23 Storage, Communications Companies Piquing Investor Interest

Everything You Need To Know, In Under 2 Minutes

At the Intel Capital Global Summit, held last week in Huntington Beach, Calif., Intel Capital discussed its investment strategy while providing over 100 of the companies in its investment portfolio, ranging from startups to well-established global players, the chance to pitch for new investors, customers and partners.

Each vendor got a grand total of 1 minute and 45 seconds to present the company's products, missions, goals and anything else to grab the attention of the audience.

In Part 1 of the Intel Capital Global Summit elevator pitch review, CRN introduced 12 Intel Capital-backed vendors in the software and services business.

Turn the page to catch the elevator pitches of 23 companies in the storage and communications business.

Active Storage: Thinking Big, As In Big Data

Active Storage, a Torrance, Calif.-based developer of high-performance storage systems, is actively developing big data technology targeting what CEO Alex Grossman said would be a $15 billion market by the year 2015.

Active Storage is using its own software intellectual property and a knowledge of the content development process based on its experience working with media and creative professionals to solve the problems related to managing petabytes of data, Grossman said.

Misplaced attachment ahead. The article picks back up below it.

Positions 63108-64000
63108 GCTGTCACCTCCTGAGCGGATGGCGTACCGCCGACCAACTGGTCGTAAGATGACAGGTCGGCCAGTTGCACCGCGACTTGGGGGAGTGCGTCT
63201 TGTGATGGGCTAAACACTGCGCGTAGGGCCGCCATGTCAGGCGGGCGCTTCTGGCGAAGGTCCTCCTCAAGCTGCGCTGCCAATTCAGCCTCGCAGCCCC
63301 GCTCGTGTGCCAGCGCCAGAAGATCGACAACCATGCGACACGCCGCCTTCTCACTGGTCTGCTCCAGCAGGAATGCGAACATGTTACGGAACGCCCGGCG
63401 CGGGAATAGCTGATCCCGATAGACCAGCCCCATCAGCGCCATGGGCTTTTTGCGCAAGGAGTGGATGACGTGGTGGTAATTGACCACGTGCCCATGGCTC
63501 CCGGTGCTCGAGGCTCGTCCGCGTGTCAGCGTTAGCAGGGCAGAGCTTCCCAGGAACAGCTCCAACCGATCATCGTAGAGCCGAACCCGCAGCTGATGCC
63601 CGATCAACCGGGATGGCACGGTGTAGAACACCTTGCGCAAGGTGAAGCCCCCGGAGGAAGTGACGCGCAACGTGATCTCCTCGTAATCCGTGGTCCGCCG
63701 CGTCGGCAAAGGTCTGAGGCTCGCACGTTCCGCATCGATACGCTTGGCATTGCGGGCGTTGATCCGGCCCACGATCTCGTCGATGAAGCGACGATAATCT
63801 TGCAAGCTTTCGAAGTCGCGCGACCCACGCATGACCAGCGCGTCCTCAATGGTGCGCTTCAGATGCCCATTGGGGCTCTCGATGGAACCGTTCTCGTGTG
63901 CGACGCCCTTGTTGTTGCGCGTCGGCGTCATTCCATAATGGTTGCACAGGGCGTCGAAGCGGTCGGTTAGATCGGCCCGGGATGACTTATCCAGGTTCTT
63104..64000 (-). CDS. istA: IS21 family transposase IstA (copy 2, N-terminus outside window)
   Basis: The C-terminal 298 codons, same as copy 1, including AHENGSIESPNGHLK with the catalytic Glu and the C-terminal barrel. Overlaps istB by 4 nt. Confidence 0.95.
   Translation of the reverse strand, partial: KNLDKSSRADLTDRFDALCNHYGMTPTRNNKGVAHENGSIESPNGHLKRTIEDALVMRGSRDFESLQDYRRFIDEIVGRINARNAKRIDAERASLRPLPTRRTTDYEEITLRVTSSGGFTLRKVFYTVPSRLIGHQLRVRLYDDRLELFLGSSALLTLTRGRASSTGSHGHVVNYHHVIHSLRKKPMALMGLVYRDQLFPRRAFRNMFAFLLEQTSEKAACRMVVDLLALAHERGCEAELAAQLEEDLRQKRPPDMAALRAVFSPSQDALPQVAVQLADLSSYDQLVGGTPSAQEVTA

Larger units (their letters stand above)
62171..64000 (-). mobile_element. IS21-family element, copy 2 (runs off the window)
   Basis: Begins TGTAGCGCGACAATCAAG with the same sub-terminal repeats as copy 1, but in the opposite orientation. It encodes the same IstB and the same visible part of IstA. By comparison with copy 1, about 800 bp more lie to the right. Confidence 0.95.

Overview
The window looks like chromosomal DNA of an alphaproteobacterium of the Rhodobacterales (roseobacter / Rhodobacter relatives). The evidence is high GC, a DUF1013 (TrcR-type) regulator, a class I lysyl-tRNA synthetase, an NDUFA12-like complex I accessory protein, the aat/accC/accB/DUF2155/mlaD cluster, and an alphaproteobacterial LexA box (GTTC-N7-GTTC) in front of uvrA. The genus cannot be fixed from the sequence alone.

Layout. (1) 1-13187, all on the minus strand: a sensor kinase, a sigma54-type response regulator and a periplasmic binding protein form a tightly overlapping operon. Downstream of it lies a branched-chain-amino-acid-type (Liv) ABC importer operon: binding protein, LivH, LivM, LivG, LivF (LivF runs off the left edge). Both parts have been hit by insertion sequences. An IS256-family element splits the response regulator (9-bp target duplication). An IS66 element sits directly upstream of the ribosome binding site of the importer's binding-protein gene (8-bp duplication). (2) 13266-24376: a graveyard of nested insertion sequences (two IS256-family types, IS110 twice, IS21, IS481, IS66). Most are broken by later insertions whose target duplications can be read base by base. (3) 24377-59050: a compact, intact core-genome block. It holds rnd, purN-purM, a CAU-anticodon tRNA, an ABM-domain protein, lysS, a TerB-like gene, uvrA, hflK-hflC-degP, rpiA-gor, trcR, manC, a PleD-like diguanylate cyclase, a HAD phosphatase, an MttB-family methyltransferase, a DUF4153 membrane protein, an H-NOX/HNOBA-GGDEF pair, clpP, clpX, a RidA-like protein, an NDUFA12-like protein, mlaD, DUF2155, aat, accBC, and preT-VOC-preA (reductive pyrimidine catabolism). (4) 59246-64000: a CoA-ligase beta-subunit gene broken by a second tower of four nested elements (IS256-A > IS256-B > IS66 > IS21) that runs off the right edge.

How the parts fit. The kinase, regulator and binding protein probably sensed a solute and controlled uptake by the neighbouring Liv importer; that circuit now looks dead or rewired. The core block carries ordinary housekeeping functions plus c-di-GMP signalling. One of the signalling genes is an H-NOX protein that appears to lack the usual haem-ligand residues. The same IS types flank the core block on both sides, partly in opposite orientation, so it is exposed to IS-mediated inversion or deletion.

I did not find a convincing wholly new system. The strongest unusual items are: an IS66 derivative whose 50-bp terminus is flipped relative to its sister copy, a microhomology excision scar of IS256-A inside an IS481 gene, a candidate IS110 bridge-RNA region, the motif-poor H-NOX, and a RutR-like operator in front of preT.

Amplidata: Object Storage For Big Data

Amplidata, which develops object storage systems for managing big data, wants to provide customers the opportunity to access hundreds of petabytes of data at half the cost of RAID-based storage, said Mike Wall, CEO of the Lochristi, Belgium-based company.

The AmpliStor Object Storage system is built on a scale-out commodity-based platform. Its BitSpread erasure coding software, similar to the erasure code used by companies like Amazon and Google, provides failure-tolerant storage, Wall said.

Amplidata is looking to license its technology to companies that want to compete with cloud providers, he said.

Crossbeam: Reducing Complexity

Boxborough, Mass.-based network security appliance developer Crossbeam works with customers to reduce the complexity of large data center and telecom networks, said President and CEO Mike Ruffolo.

The company's technology consolidates multiple security appliances into a single virtualized platform running software from any security vendor, reducing the number of boxes customers need to purchase by up to 100-to-1 and reducing the related power and cooling costs of telecom, mobile, financial or enterprise data centers by up to 50 percent, Ruffolo said.

Cymphonix: Prioritizing Network Traffic

Cymphonix, a Salt Lake City-based developer of Internet management solutions, is developing technology that lets businesses prioritize the traffic across their networks, said CEO Joe Lowry.

The company's Cymphonix Composer series of appliances provide the capability to report on, speed up, slow down or cut out any user or group of users or content on a network, Lowry said.

Cymphonix is currently looking for partners with hosted solutions that could work with the company's technology, he said.

Elasticbox: Managing Apps Across Multiple Clouds